Cool It! Summer's Heat Can Be Deadly for Your Pet
The Dog Days of Summer
Common sense tells most people that leaving their pet inside a parked vehicle on a hot
summer day could be dangerous after an extended period of time. But most people don't
realize that the temperature can skyrocket after just a few minutes. Parking in the shade
or leaving the windows cracked does little to alleviate this pressure cooker.
On a warm, sunny day windows collect light, trapping heat inside the vehicle, and
pushing the temperature inside to dangerous levels. On an 85-degree Fahrenheit day, for
example, the temperature inside a car with the windows opened slightly can reach 102
degrees within ten minutes. After 30 minutes, the temperature will reach 120 degrees. At
110 degrees, pets are in danger of heatstroke. On hot and humid days, the temperature in
a car parked in direct sunlight can rise more than 30 degrees per minute, and quickly
become lethal.
A recent study by the Stanford University School of Medicine showed that temperatures
inside cars can rise dramatically even on mild days. With outside temperatures as low as
72 degrees, researchers found that a car's interior temperature can heat up by an average
of 40 degrees within an hour, with 80% of that increase in the first 30 minutes. A cracked
window provides little relief from this oven effect. The Stanford researchers found that a
cracked window had an insignificant effect on both the rate of heating and the final
temperature after an hour.
Pets, more so than humans, are susceptible to overheating. While people can roll down
windows, turn on the air conditioner or exit the vehicle when they become too hot, pets
cannot. And pets are much less efficient at cooling themselves than people are.
Dogs, for example, are designed to conserve heat. Their sweat glands, which exist on
their nose and the pads of their feet, are inadequate for cooling during hot days. Panting
and drinking water helps cool them, but if they only have overheated air to breathe, dogs
can suffer brain and organ damage after just 15 minutes. Short-nosed breeds, like pugs
and bulldogs, young pets, seniors or pets with weight, respiratory, cardiovascular or other
health problems are especially susceptible to heat-related stress.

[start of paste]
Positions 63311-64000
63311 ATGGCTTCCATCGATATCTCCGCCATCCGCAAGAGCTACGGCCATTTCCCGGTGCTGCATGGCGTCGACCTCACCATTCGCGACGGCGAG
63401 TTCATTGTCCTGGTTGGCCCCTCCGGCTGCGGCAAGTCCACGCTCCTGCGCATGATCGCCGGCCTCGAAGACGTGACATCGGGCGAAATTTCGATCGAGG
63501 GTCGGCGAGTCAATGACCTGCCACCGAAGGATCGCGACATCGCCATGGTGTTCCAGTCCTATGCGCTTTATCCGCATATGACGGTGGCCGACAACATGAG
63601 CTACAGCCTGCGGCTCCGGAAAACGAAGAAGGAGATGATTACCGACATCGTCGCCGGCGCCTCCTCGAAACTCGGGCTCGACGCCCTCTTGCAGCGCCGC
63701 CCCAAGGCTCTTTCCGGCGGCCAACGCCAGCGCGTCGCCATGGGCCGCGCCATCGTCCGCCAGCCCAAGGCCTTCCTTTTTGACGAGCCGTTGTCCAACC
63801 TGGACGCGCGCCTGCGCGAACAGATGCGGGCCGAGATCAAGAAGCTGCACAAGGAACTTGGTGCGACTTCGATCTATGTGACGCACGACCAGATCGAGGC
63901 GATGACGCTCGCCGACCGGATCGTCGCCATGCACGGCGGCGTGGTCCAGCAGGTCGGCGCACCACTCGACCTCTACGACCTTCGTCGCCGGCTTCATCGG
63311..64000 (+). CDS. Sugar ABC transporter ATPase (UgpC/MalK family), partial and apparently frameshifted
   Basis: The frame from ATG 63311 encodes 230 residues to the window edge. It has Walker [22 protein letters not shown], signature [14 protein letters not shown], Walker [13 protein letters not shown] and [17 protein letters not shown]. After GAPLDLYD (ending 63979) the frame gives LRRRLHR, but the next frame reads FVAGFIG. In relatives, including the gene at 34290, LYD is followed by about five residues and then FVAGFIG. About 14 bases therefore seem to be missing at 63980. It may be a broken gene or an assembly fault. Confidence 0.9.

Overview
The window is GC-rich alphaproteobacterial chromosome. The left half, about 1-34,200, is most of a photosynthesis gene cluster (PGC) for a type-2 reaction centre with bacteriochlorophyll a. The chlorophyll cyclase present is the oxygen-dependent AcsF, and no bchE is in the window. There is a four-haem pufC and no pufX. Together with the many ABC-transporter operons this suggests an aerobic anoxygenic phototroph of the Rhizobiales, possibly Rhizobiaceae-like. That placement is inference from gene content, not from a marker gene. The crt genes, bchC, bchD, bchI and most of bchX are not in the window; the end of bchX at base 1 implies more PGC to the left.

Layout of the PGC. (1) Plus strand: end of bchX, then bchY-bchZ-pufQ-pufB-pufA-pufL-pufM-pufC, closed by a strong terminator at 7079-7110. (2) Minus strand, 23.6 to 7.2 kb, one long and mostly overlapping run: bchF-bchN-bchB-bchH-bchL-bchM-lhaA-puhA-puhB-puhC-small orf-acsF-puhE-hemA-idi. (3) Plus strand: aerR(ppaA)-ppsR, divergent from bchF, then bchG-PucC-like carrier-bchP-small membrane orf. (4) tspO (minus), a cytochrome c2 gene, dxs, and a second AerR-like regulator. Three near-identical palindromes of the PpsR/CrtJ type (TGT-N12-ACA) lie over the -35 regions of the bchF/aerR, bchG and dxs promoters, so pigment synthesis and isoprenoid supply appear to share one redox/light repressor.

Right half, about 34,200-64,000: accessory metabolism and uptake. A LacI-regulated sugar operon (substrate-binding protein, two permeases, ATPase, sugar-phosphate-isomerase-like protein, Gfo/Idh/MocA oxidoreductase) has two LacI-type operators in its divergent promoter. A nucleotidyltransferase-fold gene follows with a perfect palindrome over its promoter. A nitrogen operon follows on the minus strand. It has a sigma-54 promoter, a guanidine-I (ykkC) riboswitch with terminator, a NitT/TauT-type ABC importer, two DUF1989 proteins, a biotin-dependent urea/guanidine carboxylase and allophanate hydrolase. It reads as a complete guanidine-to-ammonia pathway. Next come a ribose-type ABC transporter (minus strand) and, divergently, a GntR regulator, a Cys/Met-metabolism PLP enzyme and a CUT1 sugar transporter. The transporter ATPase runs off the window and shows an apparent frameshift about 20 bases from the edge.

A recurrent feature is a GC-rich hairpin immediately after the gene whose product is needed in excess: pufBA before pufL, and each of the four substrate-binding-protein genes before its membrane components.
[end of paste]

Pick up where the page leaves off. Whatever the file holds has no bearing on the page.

Pets on the Move
While it used to be that our animals stayed home to guard the couch, increasingly dogs,
cats and other pets are going along for the ride, whether tagging along during errands or
putting in major mileage during the family vacation. The high number of animals on the
road means that awareness and vigilance are essential for protecting pets from parking-lot
Taking Action
In case of an emergency, it's important to be able to identify the symptoms of heat stress
caused by exposure to extreme temperatures. Check the animal for signs of heavy
panting, glazed eyes, a rapid heartbeat, restlessness, excessive thirst, lethargy, fever,
dizziness, lack of coordination, profuse salivation, vomiting, a deep red or purple tongue,
and unconsciousness.
If the animal shows symptoms of heatstroke, take steps to gradually lower her body
temperature immediately. Follow these tips, and it could save her life:
Move the animal into the shade or an air-conditioned area.
Apply ice packs or cold towels to her head, neck, and chest or immerse her in cool
(not cold) water.
Let her drink small amounts of cool water or lick ice cubes.
Take her directly to a veterinarian.
In many states, it's against the law to leave a pet unattended in a parked vehicle in a
manner than endangers the health or safety of the animal. Despite these laws, not to
mention a basic common sense that should guide most pet owners during the summer,
companion animals die every year from heatstroke. The worst part is knowing that each
death was preventable. That's why sharing this information is so important. Summers,
after all, are truly supposed to be carefree.
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